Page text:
Big data and analytics have long been proven as valuable tools for countless aspects of the modern business process, and security is no exception. The value of the ability to aggregate security-related data based on important trends and metrics and do so in an efficient manner – by utilizing real-time data – cannot be understated. However, with that being said, there is an undeniable change occurring in terms of how security analytics solutions are being put into practice.
This is to be expected. After all, the entire market for analytics and business intelligence is changing in some way or another, as the industries and business leaders using these tools are themselves evolving. It naturally follows that security, a process that is connected to virtually every other aspect of business, would have to change as well. The transition away from security information and event management (SIEM) tools is one major aspect of this, and it may point a way toward what security analytics will transform into.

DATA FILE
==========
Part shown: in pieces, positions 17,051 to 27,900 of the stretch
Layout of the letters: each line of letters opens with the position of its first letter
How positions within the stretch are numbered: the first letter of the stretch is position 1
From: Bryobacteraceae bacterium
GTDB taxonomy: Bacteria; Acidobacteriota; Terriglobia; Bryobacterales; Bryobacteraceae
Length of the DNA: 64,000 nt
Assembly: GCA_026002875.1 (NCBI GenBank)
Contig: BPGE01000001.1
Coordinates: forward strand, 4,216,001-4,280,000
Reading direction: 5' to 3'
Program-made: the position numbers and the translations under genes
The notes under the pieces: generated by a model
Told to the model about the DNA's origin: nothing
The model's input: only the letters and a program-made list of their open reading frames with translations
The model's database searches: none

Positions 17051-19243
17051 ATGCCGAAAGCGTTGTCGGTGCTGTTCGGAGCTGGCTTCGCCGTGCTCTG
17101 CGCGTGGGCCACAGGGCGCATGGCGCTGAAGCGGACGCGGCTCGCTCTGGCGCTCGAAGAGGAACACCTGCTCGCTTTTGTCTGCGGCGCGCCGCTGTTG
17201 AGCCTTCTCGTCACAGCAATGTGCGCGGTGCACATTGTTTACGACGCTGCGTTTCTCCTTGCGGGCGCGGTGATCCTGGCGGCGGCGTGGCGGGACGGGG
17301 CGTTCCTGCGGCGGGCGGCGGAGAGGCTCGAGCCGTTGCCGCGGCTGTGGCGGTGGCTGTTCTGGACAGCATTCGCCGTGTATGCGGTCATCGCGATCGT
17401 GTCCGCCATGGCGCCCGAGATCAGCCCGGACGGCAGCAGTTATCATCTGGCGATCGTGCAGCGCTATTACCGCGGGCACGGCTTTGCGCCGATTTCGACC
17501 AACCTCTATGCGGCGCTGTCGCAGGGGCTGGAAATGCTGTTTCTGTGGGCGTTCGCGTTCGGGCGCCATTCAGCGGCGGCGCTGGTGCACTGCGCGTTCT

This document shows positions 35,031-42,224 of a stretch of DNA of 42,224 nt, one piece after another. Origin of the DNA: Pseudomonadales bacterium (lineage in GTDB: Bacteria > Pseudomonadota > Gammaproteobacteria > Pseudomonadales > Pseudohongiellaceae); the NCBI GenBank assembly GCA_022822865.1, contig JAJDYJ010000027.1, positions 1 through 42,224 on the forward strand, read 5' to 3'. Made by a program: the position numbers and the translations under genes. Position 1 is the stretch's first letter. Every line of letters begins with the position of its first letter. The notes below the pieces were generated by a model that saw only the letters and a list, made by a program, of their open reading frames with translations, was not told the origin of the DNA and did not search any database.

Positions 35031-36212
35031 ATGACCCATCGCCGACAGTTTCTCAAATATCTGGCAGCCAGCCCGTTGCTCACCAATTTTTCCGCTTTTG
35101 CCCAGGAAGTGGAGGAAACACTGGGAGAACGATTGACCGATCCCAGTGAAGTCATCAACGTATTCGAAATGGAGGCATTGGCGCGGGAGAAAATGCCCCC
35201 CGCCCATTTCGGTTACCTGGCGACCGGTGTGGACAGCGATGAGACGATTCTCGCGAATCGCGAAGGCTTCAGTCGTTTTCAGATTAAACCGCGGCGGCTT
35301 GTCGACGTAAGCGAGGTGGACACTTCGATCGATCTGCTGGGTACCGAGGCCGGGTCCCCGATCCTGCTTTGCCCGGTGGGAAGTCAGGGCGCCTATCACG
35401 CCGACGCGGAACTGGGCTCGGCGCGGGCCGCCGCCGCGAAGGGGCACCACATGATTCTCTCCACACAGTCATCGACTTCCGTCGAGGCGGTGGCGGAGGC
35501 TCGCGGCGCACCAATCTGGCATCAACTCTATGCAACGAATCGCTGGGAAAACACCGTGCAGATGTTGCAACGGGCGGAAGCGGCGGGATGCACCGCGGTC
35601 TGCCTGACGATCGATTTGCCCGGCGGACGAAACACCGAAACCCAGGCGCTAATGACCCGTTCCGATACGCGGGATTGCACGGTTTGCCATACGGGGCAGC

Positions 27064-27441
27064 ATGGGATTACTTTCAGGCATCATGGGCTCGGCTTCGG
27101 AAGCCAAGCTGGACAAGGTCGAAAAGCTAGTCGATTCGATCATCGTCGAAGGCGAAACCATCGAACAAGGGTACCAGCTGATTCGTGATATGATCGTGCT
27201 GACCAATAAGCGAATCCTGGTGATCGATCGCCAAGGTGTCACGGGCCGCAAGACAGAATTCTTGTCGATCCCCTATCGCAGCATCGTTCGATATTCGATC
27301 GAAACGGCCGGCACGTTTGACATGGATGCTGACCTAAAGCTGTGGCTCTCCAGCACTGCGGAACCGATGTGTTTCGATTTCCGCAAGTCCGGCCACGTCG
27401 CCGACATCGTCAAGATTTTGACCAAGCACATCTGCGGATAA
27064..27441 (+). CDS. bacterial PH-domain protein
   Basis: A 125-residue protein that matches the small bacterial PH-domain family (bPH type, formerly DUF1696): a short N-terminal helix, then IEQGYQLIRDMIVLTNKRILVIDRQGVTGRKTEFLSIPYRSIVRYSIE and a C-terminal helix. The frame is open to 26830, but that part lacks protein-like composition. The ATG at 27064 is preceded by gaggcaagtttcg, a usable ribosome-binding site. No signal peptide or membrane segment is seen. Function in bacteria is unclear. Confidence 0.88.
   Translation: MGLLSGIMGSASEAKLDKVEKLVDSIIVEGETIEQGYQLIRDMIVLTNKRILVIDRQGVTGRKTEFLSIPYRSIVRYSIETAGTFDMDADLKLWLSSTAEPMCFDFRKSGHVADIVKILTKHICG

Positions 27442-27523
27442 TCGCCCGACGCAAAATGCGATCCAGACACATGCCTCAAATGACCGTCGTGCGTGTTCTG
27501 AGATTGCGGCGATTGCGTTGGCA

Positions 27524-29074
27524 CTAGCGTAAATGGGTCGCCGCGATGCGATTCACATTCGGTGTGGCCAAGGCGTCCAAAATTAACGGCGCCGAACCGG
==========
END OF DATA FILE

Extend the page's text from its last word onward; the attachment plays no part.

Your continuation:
Moving beyond the starting point
According to Dark Reading, SIEM tools had a considerable value upon their initial release several years ago. However, as businesses' security needs became more complex, the benefits of SIEM were not entirely equipped to handle the task. Enterprises that needed to be fully aware of their users' activity and its effect on security couldn't depend on SIEM to perform this function at the proper scale.
Geoff Web, NetIQ's director of solution strategy, elaborated on this matter, stating that SIEM may have been oversold by some.
"Part of that is deserved – vendors sold it as security nirvana, whereas the reality is very different: it's a good tool, and like all good tools, needs to be used appropriately and for the right job," Web told the news source. He added that trends such as virtualization and the increasing complexity of corporate infrastructure have made SIEM even more problematic as a solution for security analytics.
Addressing the right data
The big data revolution has massively widened the scope of information that the average business deals with on a regular basis. Metrics such as social media stemming from a company's Facebook and Twitter followers, HR or financial information and other sources of valuable metadata have to be taken into account, and SIEM tools are not capable of doing this. All companies need to evolve with the times in all aspects of their operations, and as such they require BI and analytics solutions that are capable of dealing with present and future security challenges.